Struggling To Adjust? You May Have Adjustment Disorder

Published on March 24th, 2021

Updated on January 2nd, 2024

Struggling To Adjust? You May Have Adjustment Disorder

Adjustment disorder (AD) is a condition in which a person experiences stress after a major change. The change may be anticipated or unanticipated and is related to grieving the loss of previous circumstances. It has a significant impact on the affected person’s life.

This disorder will cause a person to have emotional and behavioral reactions. These reactions are due to the stress of adjusting to new life circumstances.

Adjustment disorder can affect children, adolescents, and adults. It is most often seen in children and adolescents. This disorder will typically manifest in the affected person’s behavior within 3 to 4 months of experiencing the change.

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Symptoms Of Adjustment Disorder

Adjustment disorder comes with symptoms that are similar to anxiety and depression. Struggling to adjust to changes can cause both anxiety and a depressed mood. Symptoms will affect a person’s emotional wellness and behavior.

Emotional and mental symptoms that a person with AD may experience include:

Symptoms of adjustment disorder may also include behavioral changes. These changes may be temporary and are in reaction to struggling to cope with change.

Behavioral symptoms that may occur in a person with AD include:

Causes Of Adjustment Disorder

Adjustment disorder is caused by a change in a person’s day-to-day lifestyle. People with AD may or may not have a history of struggling to cope with change. The triggering change may be expected or unexpected. 

The change that occurs will significantly impact a person’s sense of security. The compromised sense of security is typically temporary.

Several different circumstances may cause a person to suffer from AD. People with a history of mental health disorders are at higher risk of struggling to adjust to changes in lifestyle. This is especially prevalent for people with anxiety and depression.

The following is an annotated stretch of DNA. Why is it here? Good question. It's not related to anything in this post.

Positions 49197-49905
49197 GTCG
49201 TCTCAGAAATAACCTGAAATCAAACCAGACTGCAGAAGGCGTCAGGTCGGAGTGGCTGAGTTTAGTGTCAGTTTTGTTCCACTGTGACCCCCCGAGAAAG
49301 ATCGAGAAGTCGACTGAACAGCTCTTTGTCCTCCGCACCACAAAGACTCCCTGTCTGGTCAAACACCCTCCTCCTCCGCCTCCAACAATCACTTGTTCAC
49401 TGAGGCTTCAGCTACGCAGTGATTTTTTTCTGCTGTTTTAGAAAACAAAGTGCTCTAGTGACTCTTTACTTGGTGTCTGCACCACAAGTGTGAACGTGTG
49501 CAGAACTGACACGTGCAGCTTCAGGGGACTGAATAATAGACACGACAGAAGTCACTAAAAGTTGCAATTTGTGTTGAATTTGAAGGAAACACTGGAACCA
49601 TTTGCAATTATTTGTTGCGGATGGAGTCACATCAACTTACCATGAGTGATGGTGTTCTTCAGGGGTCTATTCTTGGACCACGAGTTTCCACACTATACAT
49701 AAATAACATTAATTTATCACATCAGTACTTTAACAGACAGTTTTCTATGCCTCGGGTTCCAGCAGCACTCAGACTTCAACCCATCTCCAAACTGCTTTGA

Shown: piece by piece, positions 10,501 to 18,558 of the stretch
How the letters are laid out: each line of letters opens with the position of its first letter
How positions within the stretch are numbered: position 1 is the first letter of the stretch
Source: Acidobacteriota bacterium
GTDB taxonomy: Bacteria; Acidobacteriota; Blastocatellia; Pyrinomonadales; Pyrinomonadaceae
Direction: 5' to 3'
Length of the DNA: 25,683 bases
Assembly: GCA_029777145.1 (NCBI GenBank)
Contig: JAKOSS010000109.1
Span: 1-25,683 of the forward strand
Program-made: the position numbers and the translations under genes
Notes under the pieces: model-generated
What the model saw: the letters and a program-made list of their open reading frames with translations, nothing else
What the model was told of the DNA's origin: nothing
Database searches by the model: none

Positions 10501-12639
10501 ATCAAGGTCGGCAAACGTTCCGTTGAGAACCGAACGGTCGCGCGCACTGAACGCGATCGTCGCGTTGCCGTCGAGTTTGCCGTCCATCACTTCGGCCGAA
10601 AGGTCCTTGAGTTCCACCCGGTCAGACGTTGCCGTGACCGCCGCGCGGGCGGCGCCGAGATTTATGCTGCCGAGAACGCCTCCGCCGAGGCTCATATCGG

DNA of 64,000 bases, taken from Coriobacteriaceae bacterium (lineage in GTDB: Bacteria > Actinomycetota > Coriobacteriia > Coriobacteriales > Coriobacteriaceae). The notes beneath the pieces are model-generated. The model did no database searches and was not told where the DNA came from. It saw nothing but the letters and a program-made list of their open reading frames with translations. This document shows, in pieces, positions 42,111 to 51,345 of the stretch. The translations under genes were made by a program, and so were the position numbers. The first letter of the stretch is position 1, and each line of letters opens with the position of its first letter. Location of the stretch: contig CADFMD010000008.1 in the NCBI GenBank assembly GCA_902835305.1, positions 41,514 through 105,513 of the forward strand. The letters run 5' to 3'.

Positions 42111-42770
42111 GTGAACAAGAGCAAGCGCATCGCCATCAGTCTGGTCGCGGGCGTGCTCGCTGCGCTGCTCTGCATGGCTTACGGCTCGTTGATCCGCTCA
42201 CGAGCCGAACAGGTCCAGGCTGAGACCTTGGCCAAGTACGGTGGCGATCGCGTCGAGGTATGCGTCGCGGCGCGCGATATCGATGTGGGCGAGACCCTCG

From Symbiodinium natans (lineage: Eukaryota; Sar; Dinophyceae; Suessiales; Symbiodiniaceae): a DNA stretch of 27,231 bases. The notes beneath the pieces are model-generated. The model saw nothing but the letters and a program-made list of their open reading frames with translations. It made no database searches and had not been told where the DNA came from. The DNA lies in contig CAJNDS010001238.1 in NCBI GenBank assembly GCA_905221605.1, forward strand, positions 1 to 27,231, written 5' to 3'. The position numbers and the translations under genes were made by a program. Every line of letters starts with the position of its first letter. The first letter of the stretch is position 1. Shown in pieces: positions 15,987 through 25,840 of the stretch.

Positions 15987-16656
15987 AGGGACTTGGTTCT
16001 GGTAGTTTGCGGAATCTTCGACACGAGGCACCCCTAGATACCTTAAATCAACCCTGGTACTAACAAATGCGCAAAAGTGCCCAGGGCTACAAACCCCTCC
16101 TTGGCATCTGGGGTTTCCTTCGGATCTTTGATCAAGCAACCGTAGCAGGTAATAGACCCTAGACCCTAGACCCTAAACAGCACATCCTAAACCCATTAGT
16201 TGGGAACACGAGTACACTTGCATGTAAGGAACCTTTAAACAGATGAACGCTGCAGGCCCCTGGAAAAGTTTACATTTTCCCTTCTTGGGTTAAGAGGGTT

Not everyone who experiences change will suffer from AD. AD is most often seen in children and adolescents, but can also affect adults.

Situations that may cause a person to experience AD include:

Adjustment disorder is treatable, and often treatment is successful. Once a person has adjusted or come to terms with the change and challenges they face, they are often able to adapt. They then can resume normal day-to-day functioning.

Adjustment Disorder

Treatment Of Adjustment Disorder

Adjustment disorder can be treated with mental health counseling. Those who suffer from this disorder tend to be able to recover after seeking therapy. 

Different therapeutic approaches can help treat AD. Finding the right fit of therapist and therapeutic approach will depend on the client’s individual needs. It will also depend on the triggering event that caused the AD.

There are different forms of therapy a mental health professional may use to treat AD. A therapist may use a combination of different therapeutic approaches to treat the client’s unique needs. A mental health professional will also take into account the types of symptoms the client has experienced when creating a treatment plan. They will focus on social, behavioral, and emotional challenges.

Types of therapy used to treat AD include:

Solution-Focused Therapy

Solution-focused therapy is often used to help people with AD. Solution-focused therapy is a form of therapy that helps with decision-making skills. It helps the client build the confidence to make decisions and trust the change. 

Solution-focused therapy can give the client a space to brainstorm how to best adjust to the change.

Cognitive Behavioral Therapy

Cognitive-behavioral therapy (CBT) can be helpful for people who are suffering from anxiety that is resulting from AD. Clients may struggle to cope with stress when suffering from AD. That struggle can cause people to feel anxious and have negative thoughts. 

CBT helps a person with AD learn how to challenge their anxious thoughts. This helps to reduce feelings of hopelessness and self-defeating thought patterns.

Supportive Therapy

Supportive therapy can go a long way for people who are suffering from AD. Many people with AD are suffering from life changes that are out of their control. This can cause feelings of helplessness, which can lead to a depressed mood. 

Supportive therapy provides a person with AD with support and a safe space for healing. The healing process involves coming to terms with new life circumstances.

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